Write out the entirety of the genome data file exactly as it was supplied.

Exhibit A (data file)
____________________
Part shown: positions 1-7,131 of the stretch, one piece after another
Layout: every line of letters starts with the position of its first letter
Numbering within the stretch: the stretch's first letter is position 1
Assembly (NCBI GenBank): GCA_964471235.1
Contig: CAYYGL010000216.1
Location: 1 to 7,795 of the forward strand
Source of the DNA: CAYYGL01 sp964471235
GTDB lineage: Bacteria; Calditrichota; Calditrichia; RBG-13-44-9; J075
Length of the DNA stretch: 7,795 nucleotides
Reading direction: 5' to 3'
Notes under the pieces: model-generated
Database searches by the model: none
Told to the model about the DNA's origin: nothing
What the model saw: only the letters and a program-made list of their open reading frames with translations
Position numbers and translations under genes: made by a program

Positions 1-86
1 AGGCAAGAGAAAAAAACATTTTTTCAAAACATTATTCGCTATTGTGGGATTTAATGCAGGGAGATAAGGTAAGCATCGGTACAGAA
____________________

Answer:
Part shown: positions 1-7,131 of the stretch, one piece after another
Layout: every line of letters starts with the position of its first letter
Numbering within the stretch: the stretch's first letter is position 1
Assembly (NCBI GenBank): GCA_964471235.1
Contig: CAYYGL010000216.1
Location: 1 to 7,795 of the forward strand
Source of the DNA: CAYYGL01 sp964471235
GTDB lineage: Bacteria; Calditrichota; Calditrichia; RBG-13-44-9; J075
Length of the DNA stretch: 7,795 nucleotides
Reading direction: 5' to 3'
Notes under the pieces: model-generated
Database searches by the model: none
Told to the model about the DNA's origin: nothing
What the model saw: only the letters and a program-made list of their open reading frames with translations
Position numbers and translations under genes: made by a program

Positions 1-86
1 AGGCAAGAGAAAAAAACATTTTTTCAAAACATTATTCGCTATTGTGGGATTTAATGCAGGGAGATAAGGTAAGCATCGGTACAGAA